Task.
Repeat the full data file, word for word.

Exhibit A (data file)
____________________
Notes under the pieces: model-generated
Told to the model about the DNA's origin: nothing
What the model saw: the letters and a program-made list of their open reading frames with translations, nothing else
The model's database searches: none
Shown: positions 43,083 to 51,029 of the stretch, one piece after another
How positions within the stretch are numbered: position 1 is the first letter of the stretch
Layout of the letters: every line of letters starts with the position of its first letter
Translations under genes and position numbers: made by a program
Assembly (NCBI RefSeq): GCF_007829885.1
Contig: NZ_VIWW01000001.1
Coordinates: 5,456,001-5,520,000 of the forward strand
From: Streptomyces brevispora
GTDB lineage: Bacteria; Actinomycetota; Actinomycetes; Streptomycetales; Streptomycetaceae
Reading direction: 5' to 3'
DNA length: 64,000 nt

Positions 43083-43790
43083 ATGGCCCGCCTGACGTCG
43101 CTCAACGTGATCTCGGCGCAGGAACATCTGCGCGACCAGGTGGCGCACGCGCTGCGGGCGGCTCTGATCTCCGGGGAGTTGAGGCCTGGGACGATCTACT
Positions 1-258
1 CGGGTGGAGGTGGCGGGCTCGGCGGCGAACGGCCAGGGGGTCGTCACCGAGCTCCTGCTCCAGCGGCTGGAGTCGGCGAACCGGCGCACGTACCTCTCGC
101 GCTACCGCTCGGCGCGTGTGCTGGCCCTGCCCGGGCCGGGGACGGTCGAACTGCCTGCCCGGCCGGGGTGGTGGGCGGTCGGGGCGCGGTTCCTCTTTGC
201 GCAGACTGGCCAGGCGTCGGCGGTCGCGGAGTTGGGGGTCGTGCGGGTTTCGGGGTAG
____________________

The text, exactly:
Notes under the pieces: model-generated
Told to the model about the DNA's origin: nothing
What the model saw: the letters and a program-made list of their open reading frames with translations, nothing else
The model's database searches: none
Shown: positions 43,083 to 51,029 of the stretch, one piece after another
How positions within the stretch are numbered: position 1 is the first letter of the stretch
Layout of the letters: every line of letters starts with the position of its first letter
Translations under genes and position numbers: made by a program
Assembly (NCBI RefSeq): GCF_007829885.1
Contig: NZ_VIWW01000001.1
Coordinates: 5,456,001-5,520,000 of the forward strand
From: Streptomyces brevispora
GTDB lineage: Bacteria; Actinomycetota; Actinomycetes; Streptomycetales; Streptomycetaceae
Reading direction: 5' to 3'
DNA length: 64,000 nt

Positions 43083-43790
43083 ATGGCCCGCCTGACGTCG
43101 CTCAACGTGATCTCGGCGCAGGAACATCTGCGCGACCAGGTGGCGCACGCGCTGCGGGCGGCTCTGATCTCCGGGGAGTTGAGGCCTGGGACGATCTACT
Positions 1-258
1 CGGGTGGAGGTGGCGGGCTCGGCGGCGAACGGCCAGGGGGTCGTCACCGAGCTCCTGCTCCAGCGGCTGGAGTCGGCGAACCGGCGCACGTACCTCTCGC
101 GCTACCGCTCGGCGCGTGTGCTGGCCCTGCCCGGGCCGGGGACGGTCGAACTGCCTGCCCGGCCGGGGTGGTGGGCGGTCGGGGCGCGGTTCCTCTTTGC
201 GCAGACTGGCCAGGCGTCGGCGGTCGCGGAGTTGGGGGTCGTGCGGGTTTCGGGGTAG